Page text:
EMEA Health and Science Correspondent
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Jul 16, 2014

Scientific review finds asthma drugs suppress child growth

LONDON (Reuters) – Corticosteroid drugs given via inhalers to children with asthma may suppress their growth, according to two systematic reviews of scientific studies on the issue.

Health experts who conducted the review and published it in The Cochrane Library journal found that children’s growth slowed in the first year of treatment, although the effects were minimized by using lower doses.

Jul 16, 2014

Global AIDS epidemic can be controlled by 2030, U.N. says

LONDON (Reuters) – The United Nations said on Wednesday new HIV infections and deaths from AIDS were decreasing, making it possible to control the epidemic by 2030 and eventually end it “in every region, in every country”.

“More than ever before, there is hope that ending AIDS is possible. However, a business-as-usual approach or simply sustaining the AIDS response at its current pace cannot end the epidemic,” the U.N. AIDS program UNAIDS said in a global report issued ahead of an AIDS conference in Melbourne, Australia next week.

Jul 15, 2014

In the brain, sex addiction looks the same as drug addiction

LONDON (Reuters) – Pornography triggers brain activity in sex addicts similar to the effect drugs have on the brains of drug addicts, researchers said on Friday – but that doesn’t necessarily mean porn is addictive.

Although there are no precise figures, experts in the field believe as many as one in 25 adults is affected by compulsive sexual behavior, more commonly known as sex addiction – an obsession with sexual thoughts, feelings or behavior they are unable to control.

Jul 8, 2014

Study paves way for simple blood test to predict Alzheimer’s

LONDON (Reuters) – British scientists have identified a set of 10 proteins in the blood that can predict the onset of Alzheimer’s and call this an important step towards developing a test for the incurable brain-wasting disease.

Such a test could initially be used to select patients for clinical trials of experimental treatments being developed to try to halt progression of Alzheimer’s, the researchers said, and may one day move into routine use in doctors’ clinics.

Jul 7, 2014

Study paves the way for a blood test to predict Alzheimer’s

LONDON, July 8 (Reuters) – British scientists have
identified a set of 10 proteins in the blood that can predict
the onset of Alzheimer’s and call this an important step towards
developing a test for the incurable brain-wasting disease.

Such a test could initially be used to select patients for
clinical trials of experimental treatments being developed to
try to halt progression of Alzheimer’s, the researchers said,
and may one day move into routine use in doctors’ clinics.

Jul 6, 2014

Insight – How to fix a broken market in antibiotics

LONDON (Reuters) – The drugs don’t work – and neither does the market, when it comes to antibiotics.

When sophisticated bugs that medicines used to kill within days start to fight back and win, all of healthcare, and the people it keeps alive, is in trouble.

Jul 6, 2014

How to fix a broken market in antibiotics

LONDON, July 6 (Reuters) – The drugs don’t work – and
neither does the market, when it comes to antibiotics.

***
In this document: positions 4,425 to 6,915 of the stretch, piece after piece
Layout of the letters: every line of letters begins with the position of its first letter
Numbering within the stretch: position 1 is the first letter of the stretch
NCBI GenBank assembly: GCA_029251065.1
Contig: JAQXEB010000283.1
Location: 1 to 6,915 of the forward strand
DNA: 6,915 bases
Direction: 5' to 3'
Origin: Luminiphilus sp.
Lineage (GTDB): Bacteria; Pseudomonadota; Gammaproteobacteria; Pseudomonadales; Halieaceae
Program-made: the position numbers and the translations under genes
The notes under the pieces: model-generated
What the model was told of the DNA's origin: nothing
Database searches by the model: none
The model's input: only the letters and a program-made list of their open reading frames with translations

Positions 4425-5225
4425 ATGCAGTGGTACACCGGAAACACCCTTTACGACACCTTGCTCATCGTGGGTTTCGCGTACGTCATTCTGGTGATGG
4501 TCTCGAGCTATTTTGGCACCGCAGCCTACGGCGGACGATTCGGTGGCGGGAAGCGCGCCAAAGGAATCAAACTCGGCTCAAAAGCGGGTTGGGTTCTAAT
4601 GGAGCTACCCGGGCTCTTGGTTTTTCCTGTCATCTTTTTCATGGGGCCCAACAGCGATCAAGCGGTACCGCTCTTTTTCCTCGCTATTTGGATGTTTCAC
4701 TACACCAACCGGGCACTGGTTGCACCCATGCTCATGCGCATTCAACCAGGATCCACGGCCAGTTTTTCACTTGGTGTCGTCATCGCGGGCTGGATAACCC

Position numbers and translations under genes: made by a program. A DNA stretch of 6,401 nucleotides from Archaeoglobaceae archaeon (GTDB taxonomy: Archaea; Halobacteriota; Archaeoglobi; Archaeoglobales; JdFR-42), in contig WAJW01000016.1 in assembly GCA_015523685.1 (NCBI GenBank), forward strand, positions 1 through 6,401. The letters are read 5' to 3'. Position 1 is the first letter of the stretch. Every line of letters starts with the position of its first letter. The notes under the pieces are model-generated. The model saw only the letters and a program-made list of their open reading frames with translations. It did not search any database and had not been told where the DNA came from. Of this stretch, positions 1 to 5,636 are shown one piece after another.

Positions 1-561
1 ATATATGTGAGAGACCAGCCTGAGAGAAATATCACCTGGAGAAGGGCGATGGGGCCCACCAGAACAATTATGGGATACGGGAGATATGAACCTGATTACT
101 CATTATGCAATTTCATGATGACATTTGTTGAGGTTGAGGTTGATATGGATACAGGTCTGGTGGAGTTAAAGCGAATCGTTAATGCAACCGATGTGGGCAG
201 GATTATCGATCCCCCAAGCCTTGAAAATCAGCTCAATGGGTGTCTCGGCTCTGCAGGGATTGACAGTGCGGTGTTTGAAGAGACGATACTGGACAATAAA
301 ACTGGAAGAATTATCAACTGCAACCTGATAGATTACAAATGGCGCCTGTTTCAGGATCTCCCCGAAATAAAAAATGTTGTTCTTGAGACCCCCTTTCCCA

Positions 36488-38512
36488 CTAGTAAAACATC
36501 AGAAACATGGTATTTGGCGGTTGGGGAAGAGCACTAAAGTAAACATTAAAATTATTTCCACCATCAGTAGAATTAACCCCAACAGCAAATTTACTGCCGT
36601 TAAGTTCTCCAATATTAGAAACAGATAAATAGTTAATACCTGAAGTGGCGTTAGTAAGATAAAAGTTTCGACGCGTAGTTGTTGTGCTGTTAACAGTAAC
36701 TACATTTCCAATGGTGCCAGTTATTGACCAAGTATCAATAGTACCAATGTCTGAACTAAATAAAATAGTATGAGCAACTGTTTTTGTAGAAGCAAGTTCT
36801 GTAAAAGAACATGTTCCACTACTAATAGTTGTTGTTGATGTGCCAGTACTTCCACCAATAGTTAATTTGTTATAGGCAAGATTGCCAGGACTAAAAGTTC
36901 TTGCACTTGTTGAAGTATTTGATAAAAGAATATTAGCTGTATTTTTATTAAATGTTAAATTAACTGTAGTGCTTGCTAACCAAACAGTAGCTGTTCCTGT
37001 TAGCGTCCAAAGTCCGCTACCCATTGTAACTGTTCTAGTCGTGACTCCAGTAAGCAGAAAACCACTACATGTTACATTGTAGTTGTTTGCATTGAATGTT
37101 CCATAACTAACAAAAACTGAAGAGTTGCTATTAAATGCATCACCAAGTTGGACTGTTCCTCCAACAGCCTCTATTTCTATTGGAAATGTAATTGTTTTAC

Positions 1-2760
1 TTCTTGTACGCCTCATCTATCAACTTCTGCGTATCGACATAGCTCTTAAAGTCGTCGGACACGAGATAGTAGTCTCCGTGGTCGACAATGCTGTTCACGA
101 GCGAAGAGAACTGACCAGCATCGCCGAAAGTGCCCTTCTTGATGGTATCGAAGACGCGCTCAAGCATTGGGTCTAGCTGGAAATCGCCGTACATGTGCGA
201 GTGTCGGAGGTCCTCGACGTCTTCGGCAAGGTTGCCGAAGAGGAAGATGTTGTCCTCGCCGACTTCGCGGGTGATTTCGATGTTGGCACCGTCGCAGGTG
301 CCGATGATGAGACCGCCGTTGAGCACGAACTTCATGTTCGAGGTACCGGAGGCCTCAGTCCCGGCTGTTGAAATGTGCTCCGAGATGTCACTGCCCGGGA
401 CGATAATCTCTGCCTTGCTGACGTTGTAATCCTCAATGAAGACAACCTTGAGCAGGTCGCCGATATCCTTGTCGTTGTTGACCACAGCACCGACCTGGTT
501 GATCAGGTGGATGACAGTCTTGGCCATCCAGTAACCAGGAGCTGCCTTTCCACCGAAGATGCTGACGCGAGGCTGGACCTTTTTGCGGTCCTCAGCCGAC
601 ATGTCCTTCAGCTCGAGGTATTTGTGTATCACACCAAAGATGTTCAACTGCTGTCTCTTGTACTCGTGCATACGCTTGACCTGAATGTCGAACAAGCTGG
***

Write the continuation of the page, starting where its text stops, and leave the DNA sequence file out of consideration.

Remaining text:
When sophisticated bugs that medicines used to kill within
days start to fight back and win, all of healthcare, and the
people it keeps alive, is in trouble.

Jul 2, 2014

Experimental Ebola drugs should be tried in Africa, disease expert says

By Kate Kelland

LONDON(Reuters) – People at high risk of dying in West Africa’s Ebola outbreak should be offered experimental medicines to see if they work, despite the drugs being not fully tested, the head of an influential global health charity said.

Jeremy Farrar, a professor of tropical medicine and director of The Wellcome Trust charity, said Ebola’s spread in Guinea, Sierra Leone and Liberia is “out of control” and global health authorities should rethink the approach to potential treatments.

Jul 2, 2014

Nature journal retracts stem cell paper citing “critical errors”

LONDON, July 2 (Reuters) – A stem cell paper published by a
team of Japanese and American scientists in the influential
journal Nature has been retracted due to “several critical
errors”, the journal said on Wednesday.

The research, which when published in January was described
as game-changing by many experts in the field, was subsequently
investigated by Japan’s RIKEN scientific institute, which
“categorised some of the errors as misconduct”, Nature said.

Jun 30, 2014

Patients recruited for vital studies on Saudi MERS virus

By Kate Kelland

LONDON(Reuters) – Saudi Arabia says it has recruited patients for a crucial study on the source of the deadly MERS virus, acknowledging it is late but pledging more work on the epidemic after international criticism of its slow response.

Scientists and global public health experts have faulted Saudi Arabia’s response for allowing the spread of the Middle East Respiratory Syndrome (MERS) virus, which has now killed nearly 300 people inside the kingdom.

    • About Kate

      "I cover health and science news for the region of Europe, Middle East and Africa -- from flu pandemics to the newest planetary discovery to the latest drug and research developments. I joined Reuters in 1993 and worked in London, Amsterdam and Frankfurt before moving to BBC television to work on European politics for Newsnight for 2 years. Since returning to Reuters, I have also worked as a parliamentary correspondent in Westminster and on the main news desk of the London bureau."
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